A short post today, by way of contrast with yesterday’s. I have always had a soft spot for the saint we commemorate today, Hilary of Poitiers. His very name suggests cheerfulness, and though I daresay the Arians who suffered from his attempts to put them right were unenthusiastic about his efforts, Hilary has continued to be a beacon of sound learning and encouragement in the Church to the present. I think he was probably the best Latin writer of the fourth century (before Ambrose, that is). His daughter Abra became a sanctimonialis and is commonly regarded as a saint, while he did much to encourage Martin of Tours in his monastic enterprise; so, I owe him my gratitude. He endured exile graciously for the most part, and I can’t think of any instance of his blaming others for the difficulties he himself experienced. How different that is from our own times, when someone always has to be held responsible and made to pay — often literally.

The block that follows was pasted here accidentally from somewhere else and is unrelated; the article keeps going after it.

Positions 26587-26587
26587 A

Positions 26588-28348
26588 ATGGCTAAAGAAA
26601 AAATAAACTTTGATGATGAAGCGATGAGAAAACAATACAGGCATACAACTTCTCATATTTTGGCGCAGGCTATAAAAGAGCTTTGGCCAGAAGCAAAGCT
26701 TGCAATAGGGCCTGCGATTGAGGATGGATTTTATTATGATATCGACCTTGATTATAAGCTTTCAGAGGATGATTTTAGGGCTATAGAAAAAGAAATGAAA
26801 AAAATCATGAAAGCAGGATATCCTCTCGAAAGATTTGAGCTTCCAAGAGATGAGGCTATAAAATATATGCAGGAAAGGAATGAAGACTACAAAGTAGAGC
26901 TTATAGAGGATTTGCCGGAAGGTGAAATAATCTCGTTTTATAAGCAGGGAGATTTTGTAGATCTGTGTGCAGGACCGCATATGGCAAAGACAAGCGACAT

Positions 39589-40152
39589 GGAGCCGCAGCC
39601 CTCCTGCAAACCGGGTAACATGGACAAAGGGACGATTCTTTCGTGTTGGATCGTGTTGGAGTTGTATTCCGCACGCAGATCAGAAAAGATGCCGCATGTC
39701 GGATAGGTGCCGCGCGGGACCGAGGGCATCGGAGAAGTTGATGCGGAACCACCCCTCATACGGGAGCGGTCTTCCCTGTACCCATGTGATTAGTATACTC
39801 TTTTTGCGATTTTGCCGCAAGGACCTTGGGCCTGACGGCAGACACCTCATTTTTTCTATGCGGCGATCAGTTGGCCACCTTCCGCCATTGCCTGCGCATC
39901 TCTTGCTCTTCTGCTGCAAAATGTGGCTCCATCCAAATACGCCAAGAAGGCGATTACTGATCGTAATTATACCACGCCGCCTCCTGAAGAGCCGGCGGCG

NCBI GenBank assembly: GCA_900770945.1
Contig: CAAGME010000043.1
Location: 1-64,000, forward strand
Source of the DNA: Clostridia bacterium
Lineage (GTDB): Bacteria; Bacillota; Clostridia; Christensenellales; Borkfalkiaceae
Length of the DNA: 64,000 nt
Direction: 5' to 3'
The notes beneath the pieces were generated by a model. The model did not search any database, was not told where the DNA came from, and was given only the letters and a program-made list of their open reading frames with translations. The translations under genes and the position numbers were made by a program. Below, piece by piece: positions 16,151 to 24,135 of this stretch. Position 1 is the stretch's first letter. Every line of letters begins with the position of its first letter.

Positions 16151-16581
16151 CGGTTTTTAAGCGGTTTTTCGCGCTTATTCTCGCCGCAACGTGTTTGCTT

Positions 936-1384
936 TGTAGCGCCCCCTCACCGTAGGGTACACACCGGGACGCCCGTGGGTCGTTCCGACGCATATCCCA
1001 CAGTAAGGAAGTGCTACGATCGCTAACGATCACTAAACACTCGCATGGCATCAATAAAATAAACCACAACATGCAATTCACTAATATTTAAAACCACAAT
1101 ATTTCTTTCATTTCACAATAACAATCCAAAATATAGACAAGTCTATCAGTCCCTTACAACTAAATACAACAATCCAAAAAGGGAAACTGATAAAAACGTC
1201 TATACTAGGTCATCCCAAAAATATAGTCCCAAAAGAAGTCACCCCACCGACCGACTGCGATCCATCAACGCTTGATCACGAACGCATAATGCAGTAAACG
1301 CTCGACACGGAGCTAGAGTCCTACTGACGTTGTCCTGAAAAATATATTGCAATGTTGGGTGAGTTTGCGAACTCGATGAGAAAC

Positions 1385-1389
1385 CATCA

Unfortunately, a desire for vengeance — which is what playing the blame game really is — does not always serve the purposes of justice. If one has not oneself suffered the injury another has experienced, it can seem wrong or unsympathetic to argue that the injured party should not be crying out for compensation of some kind. But perhaps that is what we have to do sometimes. Not every wrong can be put right by the payment of a wergild or the award of a sum of money, especially if demanded from those who have no connection with the original wrong-doing. I was thinking about this in the context of a number of recent claims against NHS hospital trusts and asking myself whether we have too easily assumed negligence when in actual fact a mistake has been made. We are all fallible, and I pity those who have to try to sort out the genuinely blame-worthy from those who are not. May they have the clarity of mind and warmth of heart of St Hilary himself.